Parents are pulling children out of class over coronavirus fears despite official advice, school leaders warn.
Mr Barton added that the prospect of school closures across the country will be a “wake-up call” for education providers that do not have the technology to administer online learning at home.
His comments come after the government said it would not move to close schools yet as the evidence for its effectiveness is lacking, though this will be kept under review.
But speaking at a conference of hundreds of headteachers in Birmingham on Friday, Mr Barton said parents have already begun taking their children out of school as they are worried they will catch the virus.
He said: “We have seen examples from our members where parents have said ‘my child is going to stay home’. We are hearing from health experts saying actually it could be entirely counterproductive to have lots of children at home or indeed not at home because they are going to the shopping mall.
“There is a public information need in this age of swirling social media just to make the point that healthy children with healthy adults in a school with routines is the best place for them to be.”
Mr Barton added: “Holding schools accountable for attendance in the way you might have done in the past nationally is probably not a good thing to do.”
Headteachers’ unions are set to meet the Department for Education (DfE) on Monday to discuss issues around school closures – such as the impact on parents who serve in the forces or emergency services.
“[We] will be talking about whether it is really realistic that every school in the country has to close,” Mr Barton said. “Schools by definition have healthy young people and healthy adults in them. Therefore it is going to be a pretty dystopian world if the whole idea of closing all schools down were to happen.”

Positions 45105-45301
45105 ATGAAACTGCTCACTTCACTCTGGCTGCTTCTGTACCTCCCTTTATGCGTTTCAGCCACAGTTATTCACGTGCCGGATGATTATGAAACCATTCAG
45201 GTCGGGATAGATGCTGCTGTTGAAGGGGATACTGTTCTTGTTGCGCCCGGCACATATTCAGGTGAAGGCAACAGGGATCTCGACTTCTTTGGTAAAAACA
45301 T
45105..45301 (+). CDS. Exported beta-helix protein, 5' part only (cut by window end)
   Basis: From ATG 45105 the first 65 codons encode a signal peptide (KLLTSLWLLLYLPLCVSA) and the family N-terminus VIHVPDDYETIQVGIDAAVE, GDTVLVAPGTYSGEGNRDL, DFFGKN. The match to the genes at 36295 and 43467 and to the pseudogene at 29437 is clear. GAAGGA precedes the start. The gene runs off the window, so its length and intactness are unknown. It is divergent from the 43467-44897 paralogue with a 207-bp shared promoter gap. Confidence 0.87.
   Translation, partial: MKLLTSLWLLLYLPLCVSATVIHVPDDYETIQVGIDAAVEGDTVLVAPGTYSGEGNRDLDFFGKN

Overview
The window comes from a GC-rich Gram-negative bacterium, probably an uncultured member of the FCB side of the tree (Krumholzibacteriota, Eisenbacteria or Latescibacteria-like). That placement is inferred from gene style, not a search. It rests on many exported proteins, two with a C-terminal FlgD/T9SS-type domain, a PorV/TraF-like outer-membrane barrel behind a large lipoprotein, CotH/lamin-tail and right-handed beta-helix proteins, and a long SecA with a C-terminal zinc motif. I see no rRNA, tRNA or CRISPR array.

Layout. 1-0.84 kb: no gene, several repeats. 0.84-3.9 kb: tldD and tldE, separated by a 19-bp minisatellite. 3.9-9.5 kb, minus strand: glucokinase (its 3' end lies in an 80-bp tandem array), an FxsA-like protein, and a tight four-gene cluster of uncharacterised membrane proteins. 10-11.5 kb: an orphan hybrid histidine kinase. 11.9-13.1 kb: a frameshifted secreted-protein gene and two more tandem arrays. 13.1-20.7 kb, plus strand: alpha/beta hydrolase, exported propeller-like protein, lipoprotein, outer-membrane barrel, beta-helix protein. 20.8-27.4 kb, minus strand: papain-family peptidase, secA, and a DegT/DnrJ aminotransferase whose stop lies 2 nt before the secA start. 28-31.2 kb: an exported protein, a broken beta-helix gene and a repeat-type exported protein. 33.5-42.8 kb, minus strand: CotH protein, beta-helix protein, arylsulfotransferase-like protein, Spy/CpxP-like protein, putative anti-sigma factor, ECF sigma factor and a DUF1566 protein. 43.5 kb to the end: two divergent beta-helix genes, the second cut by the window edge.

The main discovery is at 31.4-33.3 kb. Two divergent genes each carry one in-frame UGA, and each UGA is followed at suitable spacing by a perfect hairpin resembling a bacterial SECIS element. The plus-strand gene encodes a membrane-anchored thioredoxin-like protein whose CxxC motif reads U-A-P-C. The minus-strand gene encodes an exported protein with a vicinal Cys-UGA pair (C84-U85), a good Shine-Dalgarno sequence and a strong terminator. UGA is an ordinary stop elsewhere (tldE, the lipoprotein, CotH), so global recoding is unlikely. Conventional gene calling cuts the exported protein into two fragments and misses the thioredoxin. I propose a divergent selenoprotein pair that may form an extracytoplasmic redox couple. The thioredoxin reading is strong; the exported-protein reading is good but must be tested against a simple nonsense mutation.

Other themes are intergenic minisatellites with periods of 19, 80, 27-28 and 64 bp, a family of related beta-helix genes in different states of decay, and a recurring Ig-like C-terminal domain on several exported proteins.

Education secretary Gavin Williamson told hundreds of heads at the ASCL conference that there was “absolutely no need to close a school or send pupils or staff home” in the majority of situations.
Speaking to the media, Mr Williamson said schools are “one of the safest places” for children to be.
On pupil absences, he said: “We’re going to take a very sensible and pragmatic approach in this route and we’re not going to be penalising any schools on issues that are completely outside of this control.”
Mr Williamson added that the government was working with exam boards, through regulator Ofqual, teaching and schools bodies to make sure there was “stability” in pupils’ education whatever happens.
The DfE had already started discussing how schools go about delivering GCSE and A-level exams during the coronavirus outbreak.
“I want to reassure you that we are doing everything to make sure that this year’s exams are fair for students and that their efforts will be fairly rewarded,” Mr Williamson told a conference hall of headteachers in Birmingham on Friday.
Mr Williamson added he was also looking at options to make sure disadvantaged children, currently in receipt of free school meals, continued to get support in the case of any school closures.
His comments came after charities called on the government to make cash available for low-income families so children can still be fed if schools close during the outbreak.